The Pennsylvania Supreme Court agreed Wednesday that a string of taxicab regulations handed down by the Philadelphia Parking Authority should not apply to vehicles operating across city borders under the jurisdiction of both the PPA and the state's Public Utility Commission.
The Third Circuit on Tuesday denied a Russian native’s petition for a new bond hearing in his ongoing immigration detention case as he awaits possible deportation to potentially face criminal fraud charges in Russia that he contends were filed in retaliation for his political opposition to President Vladimir Putin.
The Federal Trade Commission's power to punish past conduct involving consumer fraud or anti-competitive shenanigans is looking wobbly after a one-two punch of court decisions forcing the agency to also identify imminent or ongoing violations when it challenges prior behavior.
After an emotionally fraught confirmation process with sexual misconduct allegations front and center, a new justice joins the Supreme Court bench and brings four female clerks with him. The hires bring gender parity to the court's clerkship ranks for the first time, but will the shift be long-lasting? (This article is part of a series examining gender gaps at the high court.)
A $20.2 million verdict against a Johnson & Johnson unit in a pelvic mesh injury case came under fire on Wednesday as a Pennsylvania appeals court heard arguments that the lawsuit that led to the award had been filed outside of the two-year statute of limitations.
A Pennsylvania federal court has greenlighted the first round of multidistrict litigation accusing more than 20 generic-drug makers of conspiring to fix their prices, excusing only Teligent Inc. from the antitrust litigation.
The Pennsylvania Supreme Court on Wednesday unanimously revived a woman’s Lyme disease misdiagnosis suit, saying a jury should decide whether the woman could have known she had the disease despite four negative results and an inability to afford a more sophisticated diagnostic test.
A former Ernst & Young manager who said the firm violated federal and state discrimination laws by firing him after he sought leave following the birth of his child must pursue his claims in arbitration, not court, a Pennsylvania federal judge has ruled.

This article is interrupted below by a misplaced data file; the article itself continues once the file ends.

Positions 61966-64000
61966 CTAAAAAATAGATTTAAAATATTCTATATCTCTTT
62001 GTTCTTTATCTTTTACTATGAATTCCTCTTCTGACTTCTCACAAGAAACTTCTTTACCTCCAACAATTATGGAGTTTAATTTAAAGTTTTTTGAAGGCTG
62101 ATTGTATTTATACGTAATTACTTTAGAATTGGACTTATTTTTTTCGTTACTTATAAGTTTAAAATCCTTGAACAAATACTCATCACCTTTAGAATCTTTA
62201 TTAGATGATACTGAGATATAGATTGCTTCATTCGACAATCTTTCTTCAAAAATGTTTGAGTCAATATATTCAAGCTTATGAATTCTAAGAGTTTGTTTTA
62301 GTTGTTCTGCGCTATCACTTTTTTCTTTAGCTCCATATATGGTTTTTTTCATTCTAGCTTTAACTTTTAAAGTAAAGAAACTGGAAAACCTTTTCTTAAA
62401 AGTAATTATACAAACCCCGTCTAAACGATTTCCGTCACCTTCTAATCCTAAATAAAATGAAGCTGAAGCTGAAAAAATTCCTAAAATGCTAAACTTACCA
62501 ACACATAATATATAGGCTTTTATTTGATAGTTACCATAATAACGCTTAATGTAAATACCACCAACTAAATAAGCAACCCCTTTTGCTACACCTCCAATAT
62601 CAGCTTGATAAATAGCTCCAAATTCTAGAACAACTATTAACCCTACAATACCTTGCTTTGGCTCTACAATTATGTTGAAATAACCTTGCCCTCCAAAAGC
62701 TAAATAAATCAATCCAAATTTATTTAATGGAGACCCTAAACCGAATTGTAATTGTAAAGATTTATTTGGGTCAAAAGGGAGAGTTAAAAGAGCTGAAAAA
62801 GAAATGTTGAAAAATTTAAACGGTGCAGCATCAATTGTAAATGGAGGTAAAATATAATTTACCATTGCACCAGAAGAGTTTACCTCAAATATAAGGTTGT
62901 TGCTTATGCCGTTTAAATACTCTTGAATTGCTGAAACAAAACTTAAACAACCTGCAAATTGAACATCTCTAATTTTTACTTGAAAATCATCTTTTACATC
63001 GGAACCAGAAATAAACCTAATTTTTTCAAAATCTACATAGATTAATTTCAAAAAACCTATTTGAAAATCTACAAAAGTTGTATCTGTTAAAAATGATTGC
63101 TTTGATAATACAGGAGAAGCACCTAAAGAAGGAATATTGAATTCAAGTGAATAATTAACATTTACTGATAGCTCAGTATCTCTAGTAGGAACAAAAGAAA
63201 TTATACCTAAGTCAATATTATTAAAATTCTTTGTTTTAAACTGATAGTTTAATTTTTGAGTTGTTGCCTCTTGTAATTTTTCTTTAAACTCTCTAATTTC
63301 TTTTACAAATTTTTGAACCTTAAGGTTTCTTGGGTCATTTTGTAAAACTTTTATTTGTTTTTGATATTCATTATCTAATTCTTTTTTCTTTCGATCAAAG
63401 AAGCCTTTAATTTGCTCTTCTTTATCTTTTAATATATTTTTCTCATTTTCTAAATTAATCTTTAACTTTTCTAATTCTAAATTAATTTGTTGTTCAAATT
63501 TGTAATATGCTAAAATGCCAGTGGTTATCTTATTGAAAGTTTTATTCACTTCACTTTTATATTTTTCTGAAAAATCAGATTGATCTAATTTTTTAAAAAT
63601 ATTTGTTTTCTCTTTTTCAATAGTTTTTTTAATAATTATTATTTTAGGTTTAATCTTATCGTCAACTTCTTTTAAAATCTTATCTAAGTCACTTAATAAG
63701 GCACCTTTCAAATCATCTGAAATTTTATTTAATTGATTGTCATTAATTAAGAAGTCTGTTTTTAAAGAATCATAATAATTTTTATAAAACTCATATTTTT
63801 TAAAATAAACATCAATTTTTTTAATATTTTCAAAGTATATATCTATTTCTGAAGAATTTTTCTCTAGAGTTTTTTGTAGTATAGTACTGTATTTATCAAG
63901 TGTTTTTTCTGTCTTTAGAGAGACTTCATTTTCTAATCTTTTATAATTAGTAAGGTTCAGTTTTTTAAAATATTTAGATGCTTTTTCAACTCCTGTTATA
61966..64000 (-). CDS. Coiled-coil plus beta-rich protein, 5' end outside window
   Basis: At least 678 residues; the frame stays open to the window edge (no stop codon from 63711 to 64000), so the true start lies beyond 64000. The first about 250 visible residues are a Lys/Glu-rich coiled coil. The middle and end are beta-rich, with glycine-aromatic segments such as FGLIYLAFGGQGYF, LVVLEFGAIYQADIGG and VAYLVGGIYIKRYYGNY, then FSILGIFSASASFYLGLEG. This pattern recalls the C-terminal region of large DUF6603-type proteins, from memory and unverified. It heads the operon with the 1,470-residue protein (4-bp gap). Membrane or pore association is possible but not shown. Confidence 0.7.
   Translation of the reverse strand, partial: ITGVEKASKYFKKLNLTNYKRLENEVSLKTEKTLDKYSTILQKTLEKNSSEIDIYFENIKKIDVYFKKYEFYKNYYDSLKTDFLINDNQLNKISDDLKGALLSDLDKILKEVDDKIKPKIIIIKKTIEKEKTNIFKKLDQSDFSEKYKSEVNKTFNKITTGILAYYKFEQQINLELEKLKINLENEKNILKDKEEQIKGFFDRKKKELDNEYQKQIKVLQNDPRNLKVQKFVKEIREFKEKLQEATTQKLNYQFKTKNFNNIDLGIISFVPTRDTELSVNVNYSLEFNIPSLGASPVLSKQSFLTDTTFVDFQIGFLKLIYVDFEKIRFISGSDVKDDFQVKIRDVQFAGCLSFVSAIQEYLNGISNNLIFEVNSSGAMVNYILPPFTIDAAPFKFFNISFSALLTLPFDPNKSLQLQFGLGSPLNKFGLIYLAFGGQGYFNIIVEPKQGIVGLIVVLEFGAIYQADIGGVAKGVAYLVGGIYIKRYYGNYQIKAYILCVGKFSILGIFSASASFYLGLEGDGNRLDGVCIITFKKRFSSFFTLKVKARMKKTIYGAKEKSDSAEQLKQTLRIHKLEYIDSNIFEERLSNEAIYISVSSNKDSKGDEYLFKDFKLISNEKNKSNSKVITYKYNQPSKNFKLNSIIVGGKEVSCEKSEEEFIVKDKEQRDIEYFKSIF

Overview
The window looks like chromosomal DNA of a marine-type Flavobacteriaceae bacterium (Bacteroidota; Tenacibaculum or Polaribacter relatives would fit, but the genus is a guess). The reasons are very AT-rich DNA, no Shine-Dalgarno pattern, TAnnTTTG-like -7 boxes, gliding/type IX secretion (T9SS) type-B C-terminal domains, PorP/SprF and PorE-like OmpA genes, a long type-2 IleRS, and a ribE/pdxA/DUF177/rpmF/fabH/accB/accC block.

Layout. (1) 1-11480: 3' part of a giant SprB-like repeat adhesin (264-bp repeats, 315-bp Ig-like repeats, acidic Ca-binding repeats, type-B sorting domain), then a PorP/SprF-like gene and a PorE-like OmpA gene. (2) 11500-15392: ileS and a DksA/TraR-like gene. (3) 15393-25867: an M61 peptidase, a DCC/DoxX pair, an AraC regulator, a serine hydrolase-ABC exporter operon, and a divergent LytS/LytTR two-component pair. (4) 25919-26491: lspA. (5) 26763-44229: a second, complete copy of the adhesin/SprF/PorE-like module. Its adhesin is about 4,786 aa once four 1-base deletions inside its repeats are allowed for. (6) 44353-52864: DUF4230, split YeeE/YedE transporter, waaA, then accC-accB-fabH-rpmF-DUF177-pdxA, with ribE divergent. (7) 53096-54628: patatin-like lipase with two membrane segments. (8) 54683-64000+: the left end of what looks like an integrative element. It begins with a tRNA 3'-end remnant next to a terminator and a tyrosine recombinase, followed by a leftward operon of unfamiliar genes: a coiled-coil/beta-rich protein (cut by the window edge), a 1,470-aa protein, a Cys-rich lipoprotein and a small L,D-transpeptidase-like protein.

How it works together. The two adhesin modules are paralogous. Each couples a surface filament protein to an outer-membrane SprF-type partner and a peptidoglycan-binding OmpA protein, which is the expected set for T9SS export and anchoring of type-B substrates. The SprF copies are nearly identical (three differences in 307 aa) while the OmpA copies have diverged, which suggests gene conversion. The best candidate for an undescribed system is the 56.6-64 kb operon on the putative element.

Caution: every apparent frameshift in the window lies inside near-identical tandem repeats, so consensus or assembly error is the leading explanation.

A Pittsburgh drug and alcohol rehabilitation center sued UPMC Health Plan in a Pennsylvania state court Wednesday after the insurance arm of the hospital system tried to make the center repay money it was allegedly overcharged by a third-party drug testing service then complained to the Pennsylvania Attorney General's Office that the rehab was committing insurance fraud.
Counsel for Aaron Hernandez’s daughter and the NFL traded barbs Tuesday over whether her suit — which alleges the league contributed to the debilitating brain damage that led to her father’s violent death by lying about the dangers of concussions for decades — belongs in Pennsylvania federal court or Massachusetts state court.
Pennsylvania's Department of Environmental Protection overstepped its regulatory authority by imposing rules on hydraulic fracturing that went beyond what the state allowed in its oil and gas law, an attorney for the Marcellus Shale Coalition argued before the Commonwealth Court of Pennsylvania on Wednesday.
The Pennsylvania Supreme Court said Tuesday it would not take up an appeal of a decision upholding federal law preemption of claims that improper marketing of Cephalon Inc.’s opiate painkiller “lollipop” Actiq led a plaintiff into addiction and death.
The Pennsylvania Supreme Court has agreed to address a federal appeals court’s question over whether insurance companies can force their policyholders to submit to medical examination by insurer-selected physicians when seeking medical benefits under their policies.
A Pennsylvania federal judge has granted final approval to Aetna Inc.’s $17 million deal to settle claims the managed health care giant wrongly disclosed patients’ HIV-related information and also awarded more than $4.3 million in fees and cost reimbursements for the patients’ attorneys.
Shareholders filed a proposed class action lawsuit against Trevena Inc. in Pennsylvania federal court Monday, alleging that the company and its officers misled investors about the U.S. Food and Drug Administration’s prospects for approving the company’s morphine alternative.
A consumer suing two Wyndham companies for allegedly sneaking hidden “resort fees” into the cost of hotel rooms asked a Pennsylvania federal court for class certification, arguing that the class faces common questions of law and certification is the best way to move the suit forward.